Talking about the future can be hard. It can evoke anxiety in even the most calm of us when we start to think about all the unknowns and all the things that might happen. These discussions can get even harder when it’s not our future we’re talking about, but rather someone else’s. However difficult it may be, there are some questions that we need to have answers to when it comes to our aging parents and it is wise to have these conversations sooner rather than later. In this vein, here are 7 questions that you should talk to your aging parents about as soon as you can.
1. How do you feel about getting older or losing your independence?
A parent can have all the legal stuff taken care of, but that doesn’t tell you how they feel. To really understand your aging parents, it’s important to talk about how they feel about the situations that might happen. Allow them to talk about their fears, their wishes, how they envision things unfolding in the event of a medical situation, and so on. This is the type of conversation that will tell you if they have made decisions based on what they think will be easiest for others or what they really want. This is the type of conversation that will allow you to make sure that the legal documents accurately represent your loved one’s wishes. Most importantly, it is the type of conversation that will allow your aging parent to know how much you support and love them and want what is best for them.
2. Do you have a will? Is it up-to-date?
Bringing up a will can seem like you only care about what you’re getting, but a will contains so much more than just ‘who gets what’ and is essential to the process of handling matters when a loved one passes. This is your parent’s opportunity to dictate how they would like their affairs to be handled and who they want to handle things. It is equally important for our parents to ensure their will is up-to-date so that loved ones don’t end up in bureaucratic hell trying to simply execute the wishes of a loved one while simultaneously trying to mourn. Importantly, the same questions pertain to life insurance which is separate from a will and requires the beneficiaries to be named to the life insurance company directly.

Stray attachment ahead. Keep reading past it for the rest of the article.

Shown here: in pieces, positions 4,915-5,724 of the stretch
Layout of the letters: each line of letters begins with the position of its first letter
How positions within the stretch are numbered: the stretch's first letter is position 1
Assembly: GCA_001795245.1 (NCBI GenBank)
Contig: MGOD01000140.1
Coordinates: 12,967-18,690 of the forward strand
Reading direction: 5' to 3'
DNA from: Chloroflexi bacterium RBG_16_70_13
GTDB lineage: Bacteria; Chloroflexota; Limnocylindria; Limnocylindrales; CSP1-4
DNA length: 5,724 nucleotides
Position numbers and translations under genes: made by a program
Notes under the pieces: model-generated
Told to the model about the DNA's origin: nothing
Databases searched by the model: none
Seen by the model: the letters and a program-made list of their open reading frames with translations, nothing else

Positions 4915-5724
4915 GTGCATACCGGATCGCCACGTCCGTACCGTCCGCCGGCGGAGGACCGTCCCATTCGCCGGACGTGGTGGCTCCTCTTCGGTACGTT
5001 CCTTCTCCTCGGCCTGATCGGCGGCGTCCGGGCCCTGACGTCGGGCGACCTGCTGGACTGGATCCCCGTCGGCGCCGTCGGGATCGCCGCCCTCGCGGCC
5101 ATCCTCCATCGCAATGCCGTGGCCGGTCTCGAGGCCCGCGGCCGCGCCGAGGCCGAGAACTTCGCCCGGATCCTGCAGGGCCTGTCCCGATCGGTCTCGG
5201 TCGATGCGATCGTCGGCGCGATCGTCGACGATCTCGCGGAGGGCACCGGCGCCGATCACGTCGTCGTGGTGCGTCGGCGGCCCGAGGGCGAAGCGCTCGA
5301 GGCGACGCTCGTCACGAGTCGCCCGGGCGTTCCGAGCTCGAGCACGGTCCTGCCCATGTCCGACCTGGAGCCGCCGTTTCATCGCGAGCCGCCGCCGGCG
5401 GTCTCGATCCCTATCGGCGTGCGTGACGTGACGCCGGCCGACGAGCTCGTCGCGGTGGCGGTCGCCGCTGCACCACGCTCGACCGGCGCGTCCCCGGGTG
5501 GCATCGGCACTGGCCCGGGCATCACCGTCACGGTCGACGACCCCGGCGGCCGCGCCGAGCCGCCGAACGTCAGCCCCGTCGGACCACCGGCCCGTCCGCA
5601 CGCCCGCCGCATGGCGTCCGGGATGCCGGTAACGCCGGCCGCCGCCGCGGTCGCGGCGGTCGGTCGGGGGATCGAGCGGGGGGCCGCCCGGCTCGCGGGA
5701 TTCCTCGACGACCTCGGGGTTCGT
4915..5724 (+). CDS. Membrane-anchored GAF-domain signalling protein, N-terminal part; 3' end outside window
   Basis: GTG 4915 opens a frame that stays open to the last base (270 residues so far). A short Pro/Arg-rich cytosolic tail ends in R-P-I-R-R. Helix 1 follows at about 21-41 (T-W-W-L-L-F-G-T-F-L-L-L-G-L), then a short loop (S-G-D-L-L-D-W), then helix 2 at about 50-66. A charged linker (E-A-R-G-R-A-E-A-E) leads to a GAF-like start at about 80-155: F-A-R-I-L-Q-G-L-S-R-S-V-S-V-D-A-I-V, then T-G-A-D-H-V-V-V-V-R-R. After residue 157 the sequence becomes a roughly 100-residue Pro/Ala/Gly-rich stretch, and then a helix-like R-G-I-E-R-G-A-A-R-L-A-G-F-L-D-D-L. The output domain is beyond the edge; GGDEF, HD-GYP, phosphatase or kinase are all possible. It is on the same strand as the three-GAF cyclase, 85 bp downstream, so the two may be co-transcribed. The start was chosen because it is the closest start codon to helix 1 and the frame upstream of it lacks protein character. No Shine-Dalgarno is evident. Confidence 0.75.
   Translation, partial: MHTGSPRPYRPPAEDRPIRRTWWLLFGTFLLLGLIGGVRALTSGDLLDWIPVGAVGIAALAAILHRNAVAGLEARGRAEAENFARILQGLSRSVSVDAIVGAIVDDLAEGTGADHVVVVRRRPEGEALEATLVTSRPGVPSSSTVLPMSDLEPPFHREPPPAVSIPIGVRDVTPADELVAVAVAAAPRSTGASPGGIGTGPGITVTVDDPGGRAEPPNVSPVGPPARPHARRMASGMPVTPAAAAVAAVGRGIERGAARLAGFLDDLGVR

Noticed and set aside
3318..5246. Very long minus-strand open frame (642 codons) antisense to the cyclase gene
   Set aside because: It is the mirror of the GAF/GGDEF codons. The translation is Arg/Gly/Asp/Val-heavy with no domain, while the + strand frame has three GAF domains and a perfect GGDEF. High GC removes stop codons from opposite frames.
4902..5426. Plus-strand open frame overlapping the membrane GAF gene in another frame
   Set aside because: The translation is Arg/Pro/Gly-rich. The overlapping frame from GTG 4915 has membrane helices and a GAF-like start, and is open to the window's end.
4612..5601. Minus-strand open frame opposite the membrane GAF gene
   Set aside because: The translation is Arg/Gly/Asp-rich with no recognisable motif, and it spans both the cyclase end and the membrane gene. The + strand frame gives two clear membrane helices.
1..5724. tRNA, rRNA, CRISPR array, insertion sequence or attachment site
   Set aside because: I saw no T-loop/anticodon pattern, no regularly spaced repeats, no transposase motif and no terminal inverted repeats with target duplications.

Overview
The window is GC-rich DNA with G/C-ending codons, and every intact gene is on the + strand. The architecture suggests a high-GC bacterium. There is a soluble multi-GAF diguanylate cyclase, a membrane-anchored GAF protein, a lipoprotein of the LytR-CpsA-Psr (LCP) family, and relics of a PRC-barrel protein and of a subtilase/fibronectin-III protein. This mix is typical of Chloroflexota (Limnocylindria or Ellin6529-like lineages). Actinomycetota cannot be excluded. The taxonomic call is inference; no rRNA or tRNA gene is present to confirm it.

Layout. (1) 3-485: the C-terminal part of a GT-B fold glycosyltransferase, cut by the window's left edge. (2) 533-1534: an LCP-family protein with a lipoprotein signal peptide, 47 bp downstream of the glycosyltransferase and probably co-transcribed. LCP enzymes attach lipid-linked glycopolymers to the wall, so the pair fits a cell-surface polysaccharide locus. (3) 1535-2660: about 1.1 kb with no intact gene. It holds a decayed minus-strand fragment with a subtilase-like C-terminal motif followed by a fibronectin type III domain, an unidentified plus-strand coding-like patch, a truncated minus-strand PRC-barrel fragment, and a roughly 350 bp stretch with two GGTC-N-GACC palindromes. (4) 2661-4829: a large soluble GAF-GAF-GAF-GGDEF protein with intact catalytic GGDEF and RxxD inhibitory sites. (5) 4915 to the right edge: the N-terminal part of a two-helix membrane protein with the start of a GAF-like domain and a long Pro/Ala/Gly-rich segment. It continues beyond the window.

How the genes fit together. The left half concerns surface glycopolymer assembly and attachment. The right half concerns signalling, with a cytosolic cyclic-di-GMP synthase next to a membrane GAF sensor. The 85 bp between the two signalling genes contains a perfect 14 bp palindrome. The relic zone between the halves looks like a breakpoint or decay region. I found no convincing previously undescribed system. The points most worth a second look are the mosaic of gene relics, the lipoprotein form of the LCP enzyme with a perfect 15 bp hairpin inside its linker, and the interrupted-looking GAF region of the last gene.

3. Do you have a living will?
Although many people plan for their deaths, many forget to also plan for any situation that might render them incapable of making their own decisions while still living. Your parent may assume that the “right” decision will be made for them by those in charge, but this is not always how it plays out. Taking the time to decide what they want and making sure those wishes are legally noted is the only way to ensure your parents will be cared for in that way.
4. Do you have a Power of Attorney?
This can be one of the trickier topics to discuss if there are multiple children or individuals who might expect to be “chosen”. Parents sometimes put this off because they simply don’t want to be seen as picking favourites, but it’s an essential document to have. For this reason it is important that children (and any other interested individual) are respectful of whatever decision the elder makes. No offense should be noted to the parent and if there are concerns about a selection, it would be wise to make sure all parties are involved in discussing this instead of trying to quietly bring it up to the parent. By involving everyone, the right decision for your aging parent can be made.
5. Do you have long-term care insurance?
Not all people have invested in long-term care insurance and with the costs of long-term care, this is something your parents may want to consider if it’s not too late to invest. If they have invested, being aware of what is covered, who to contact to initiate the insurance claim, and what services your parent will want to take advantage of is important to know ahead of time and can save money and hassles if/when the time comes.
6. What kind of care situation do you want?
Does your parent have a retirement or assisted living home in mind? Do they want to stay at home as long as possible, focusing on in-home care? What nursing homes are they comfortable with if the situation were to become necessary? Having these discussions before a decision needs to be made ensures that people can look for the right care, make any needed arrangements, and not scramble at the last minute and have to take whatever is available.
7. What are your wishes for a funeral/memorial?
Sometimes there is a lot of pressure to do things in a “traditional” way when it comes to how we remember our loved ones, but that’s not always what they want. Although funerals/memorials need to reflect both the person that is gone and those who are left behind, having a discussion ahead of time can mean that all sides get their voices heard. When a decision is reached beforehand, our loved ones know their wishes will be respected and those of us left behind can know we’re memorializing our parents in a way that they accept as well. This means no guilt for anyone and that’s a much-needed relief at a time of sorrow.
However hard it may be, please take the time to talk to your loved ones about these issues. It’s also not too late to start thinking about them for yourself as well. The more prepared we are, the easier it is for those around us and the more open we are, the more likely we are to respect everyone’s wishes and know that ours will be respected too.